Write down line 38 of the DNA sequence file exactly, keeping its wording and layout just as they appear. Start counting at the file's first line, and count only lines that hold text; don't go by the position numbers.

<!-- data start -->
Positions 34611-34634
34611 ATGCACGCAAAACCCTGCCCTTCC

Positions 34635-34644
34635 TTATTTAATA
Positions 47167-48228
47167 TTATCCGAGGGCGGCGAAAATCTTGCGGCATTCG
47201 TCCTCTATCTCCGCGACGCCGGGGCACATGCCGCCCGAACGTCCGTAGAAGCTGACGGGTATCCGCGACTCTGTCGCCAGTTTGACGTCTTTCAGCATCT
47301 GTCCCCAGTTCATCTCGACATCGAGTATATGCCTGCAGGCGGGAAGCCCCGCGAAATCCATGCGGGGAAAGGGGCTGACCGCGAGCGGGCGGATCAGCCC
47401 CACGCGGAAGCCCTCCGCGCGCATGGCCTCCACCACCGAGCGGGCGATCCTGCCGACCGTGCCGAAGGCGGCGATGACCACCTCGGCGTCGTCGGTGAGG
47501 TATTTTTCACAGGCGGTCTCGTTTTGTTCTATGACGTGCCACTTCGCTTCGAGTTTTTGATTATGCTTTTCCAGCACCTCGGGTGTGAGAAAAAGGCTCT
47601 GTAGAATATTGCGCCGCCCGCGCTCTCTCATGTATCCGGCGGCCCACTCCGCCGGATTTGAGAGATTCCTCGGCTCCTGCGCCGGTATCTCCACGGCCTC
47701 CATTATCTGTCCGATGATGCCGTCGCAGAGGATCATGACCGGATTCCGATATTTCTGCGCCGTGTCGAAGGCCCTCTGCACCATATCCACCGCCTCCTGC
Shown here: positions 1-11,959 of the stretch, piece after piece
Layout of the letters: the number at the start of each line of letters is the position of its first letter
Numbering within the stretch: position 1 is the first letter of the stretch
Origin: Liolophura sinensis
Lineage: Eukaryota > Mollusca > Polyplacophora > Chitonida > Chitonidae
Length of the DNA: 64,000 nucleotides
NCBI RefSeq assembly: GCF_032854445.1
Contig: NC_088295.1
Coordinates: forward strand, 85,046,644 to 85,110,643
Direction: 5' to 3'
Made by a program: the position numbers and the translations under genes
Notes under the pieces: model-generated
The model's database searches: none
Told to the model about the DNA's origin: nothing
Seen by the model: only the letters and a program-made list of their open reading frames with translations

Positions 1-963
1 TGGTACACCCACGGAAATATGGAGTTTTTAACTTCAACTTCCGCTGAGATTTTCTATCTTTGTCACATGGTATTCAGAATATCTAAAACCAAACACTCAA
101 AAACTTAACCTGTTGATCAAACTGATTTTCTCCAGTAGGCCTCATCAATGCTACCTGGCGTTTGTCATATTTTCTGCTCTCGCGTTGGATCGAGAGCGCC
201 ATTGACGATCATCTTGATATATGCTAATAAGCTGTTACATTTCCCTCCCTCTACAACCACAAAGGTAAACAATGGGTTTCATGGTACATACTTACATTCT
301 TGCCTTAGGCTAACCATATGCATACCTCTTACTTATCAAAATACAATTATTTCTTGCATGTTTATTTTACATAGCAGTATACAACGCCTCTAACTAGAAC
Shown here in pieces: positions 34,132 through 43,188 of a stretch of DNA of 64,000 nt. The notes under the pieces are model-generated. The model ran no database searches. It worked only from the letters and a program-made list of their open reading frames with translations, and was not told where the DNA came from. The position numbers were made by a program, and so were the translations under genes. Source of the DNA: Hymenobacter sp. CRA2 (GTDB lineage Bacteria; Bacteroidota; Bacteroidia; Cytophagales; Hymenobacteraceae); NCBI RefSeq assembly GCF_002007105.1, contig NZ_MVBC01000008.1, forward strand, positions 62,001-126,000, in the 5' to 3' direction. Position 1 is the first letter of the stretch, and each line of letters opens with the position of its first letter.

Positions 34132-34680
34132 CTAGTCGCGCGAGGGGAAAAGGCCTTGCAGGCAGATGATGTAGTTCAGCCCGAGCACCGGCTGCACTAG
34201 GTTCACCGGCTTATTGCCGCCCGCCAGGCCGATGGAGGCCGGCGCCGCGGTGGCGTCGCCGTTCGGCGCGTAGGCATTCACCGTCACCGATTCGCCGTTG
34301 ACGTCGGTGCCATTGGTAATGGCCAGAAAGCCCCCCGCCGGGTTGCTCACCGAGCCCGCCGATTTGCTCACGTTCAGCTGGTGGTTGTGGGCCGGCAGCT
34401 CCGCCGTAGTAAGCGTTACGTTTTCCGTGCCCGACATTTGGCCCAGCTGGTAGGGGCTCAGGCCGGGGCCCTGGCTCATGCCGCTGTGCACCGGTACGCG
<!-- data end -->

34401 CCGCCGTAGTAAGCGTTACGTTTTCCGTGCCCGACATTTGGCCCAGCTGGTAGGGGCTCAGGCCGGGGCCCTGGCTCATGCCGCTGTGCACCGGTACGCG